Tag Archives: Dr. Flora Levin

Flora Levin’s Eye On Guatemala

Flora Levin is a Westport plastic surgeon. She just returned from Guatemala, where she volunteered with the International Esperanza Project, a medical aid organization. Her  9th-grade daughter went too, working alongside surgeons and nurses, in the hospital. 

“It was an incredible experience,” Flora says. She writes:

I got involved with this medical/surgical mission through the wife of a friend/ and colleague.

I wanted to go for years, but COVID happened. This was the first opportunity to go since 2019.

I worked at a hospital run by nuns in Patzun, about 2 hours outside Guatemala City. It is truly a 3rd world place, where you feel that you are going back 2 centuries.

Dr. Flora Levin’s daughter, with a young Guatemalan patient.

There are no modern amenities. People cook on open fires, sleep 5 in one bed, and work in the fields after completing primary education. There is no preventative medicine, or what we consider routine care. Most families have 7-10 children.

When we first arrived, the most incredible sight was children and adults waiting in long lines outside the hospital, from 6 in the morning, to be seen. They waited patiently for hours, appreciative when their turn came, even if it was 8 hours later.

I was there with 3 other oculoplastic surgeons, one from Dallas and one from Paraguay. There were also 2 fellows (in training to be oculoplastic surgeons). There were 2 general surgeons, 1 pediatric surgeon and 1 pediatric ophthalmologist, in addition to an anesthesiologist, nurses and volunteers. My 14-year-old daughter Miri came as a volunteer.

Dr. Flora Levin (4th from left), and her team.

We worked for 5 days. On the first day we evaluated patients and scheduled them for surgery. The rest of the days we operated.

The conditions were not optimal: fewer operating rooms than surgeons, leaving procedures that did not require general anesthesia to be done in a regular room without ideal surgical lighting or air conditioning, limited supplies, and old equipment. Despite those challenges we did 55 oculoplastic procedures in both kids and adults and, with other specialties, operated on 123 patients.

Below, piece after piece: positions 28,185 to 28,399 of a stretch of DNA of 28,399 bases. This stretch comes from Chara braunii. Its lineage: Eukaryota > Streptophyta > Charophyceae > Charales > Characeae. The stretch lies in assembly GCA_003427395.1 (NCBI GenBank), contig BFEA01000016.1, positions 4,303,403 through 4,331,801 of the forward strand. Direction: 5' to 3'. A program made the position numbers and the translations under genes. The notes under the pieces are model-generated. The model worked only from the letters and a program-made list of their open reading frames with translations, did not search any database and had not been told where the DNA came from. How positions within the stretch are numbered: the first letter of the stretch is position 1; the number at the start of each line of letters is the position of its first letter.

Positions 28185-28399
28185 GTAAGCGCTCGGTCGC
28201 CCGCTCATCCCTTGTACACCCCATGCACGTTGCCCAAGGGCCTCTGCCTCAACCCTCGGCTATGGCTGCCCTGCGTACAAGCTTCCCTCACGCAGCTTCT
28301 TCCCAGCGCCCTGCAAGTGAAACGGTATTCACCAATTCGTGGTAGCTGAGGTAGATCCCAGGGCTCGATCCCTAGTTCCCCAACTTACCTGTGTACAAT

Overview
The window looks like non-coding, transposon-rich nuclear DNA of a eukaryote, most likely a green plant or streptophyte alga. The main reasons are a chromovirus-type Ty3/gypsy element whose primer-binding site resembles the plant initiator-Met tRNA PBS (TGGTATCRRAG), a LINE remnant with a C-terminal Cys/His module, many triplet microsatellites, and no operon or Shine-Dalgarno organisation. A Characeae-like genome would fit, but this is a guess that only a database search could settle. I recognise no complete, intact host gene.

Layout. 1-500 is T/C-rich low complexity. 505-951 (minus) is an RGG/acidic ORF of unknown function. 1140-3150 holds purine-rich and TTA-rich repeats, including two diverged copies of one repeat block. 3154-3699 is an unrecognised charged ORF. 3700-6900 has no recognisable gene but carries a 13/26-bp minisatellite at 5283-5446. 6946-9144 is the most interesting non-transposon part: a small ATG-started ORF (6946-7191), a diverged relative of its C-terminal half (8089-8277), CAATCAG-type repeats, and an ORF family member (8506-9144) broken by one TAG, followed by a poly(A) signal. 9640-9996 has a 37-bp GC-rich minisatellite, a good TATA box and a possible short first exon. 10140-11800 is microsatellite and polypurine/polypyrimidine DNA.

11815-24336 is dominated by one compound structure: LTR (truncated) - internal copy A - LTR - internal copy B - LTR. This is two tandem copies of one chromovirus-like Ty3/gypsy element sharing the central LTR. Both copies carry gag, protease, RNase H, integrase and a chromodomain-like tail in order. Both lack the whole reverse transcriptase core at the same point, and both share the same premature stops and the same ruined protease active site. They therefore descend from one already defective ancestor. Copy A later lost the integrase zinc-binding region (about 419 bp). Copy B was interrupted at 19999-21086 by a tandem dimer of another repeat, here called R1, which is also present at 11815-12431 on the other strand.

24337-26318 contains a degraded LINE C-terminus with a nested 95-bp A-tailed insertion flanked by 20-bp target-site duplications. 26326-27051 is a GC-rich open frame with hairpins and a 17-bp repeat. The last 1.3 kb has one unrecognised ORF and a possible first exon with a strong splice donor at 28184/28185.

Most people who came on this mission had never met before. It was incredible to see how everyone came together, putting personal needs (and egos) aside for a common goal. We shared all meals, late hours at the hospital, and left Guatemala as close friends. Without that camaraderie, kindness and humor, the challenging situation would have been impossible.

My daughter Miri worked tirelessly alongside the adults. She helped in the pre-operative area, playing with the kids waiting for surgery. She helped the nurses, got to watch hernia and gallbladder surgeries, and got to scrub in with me on a case and watch me operate. That was incredibly special.

Dr. Flora Levin and her daughter, at work.

It was an incredible week, Being able to help so many people and touch so many lives is a feeling that cannot be put into words. I plan to return next year, hopefully with supplies that I know will be valuable to provide even better care to those that need it.

I also have a new appreciation for all the modern-day amenities we take for granted!

(For more information on The International Esperanza Project, click here.)

(“06880” is “Where Westport meets the world.” To support stories like this, please click here.)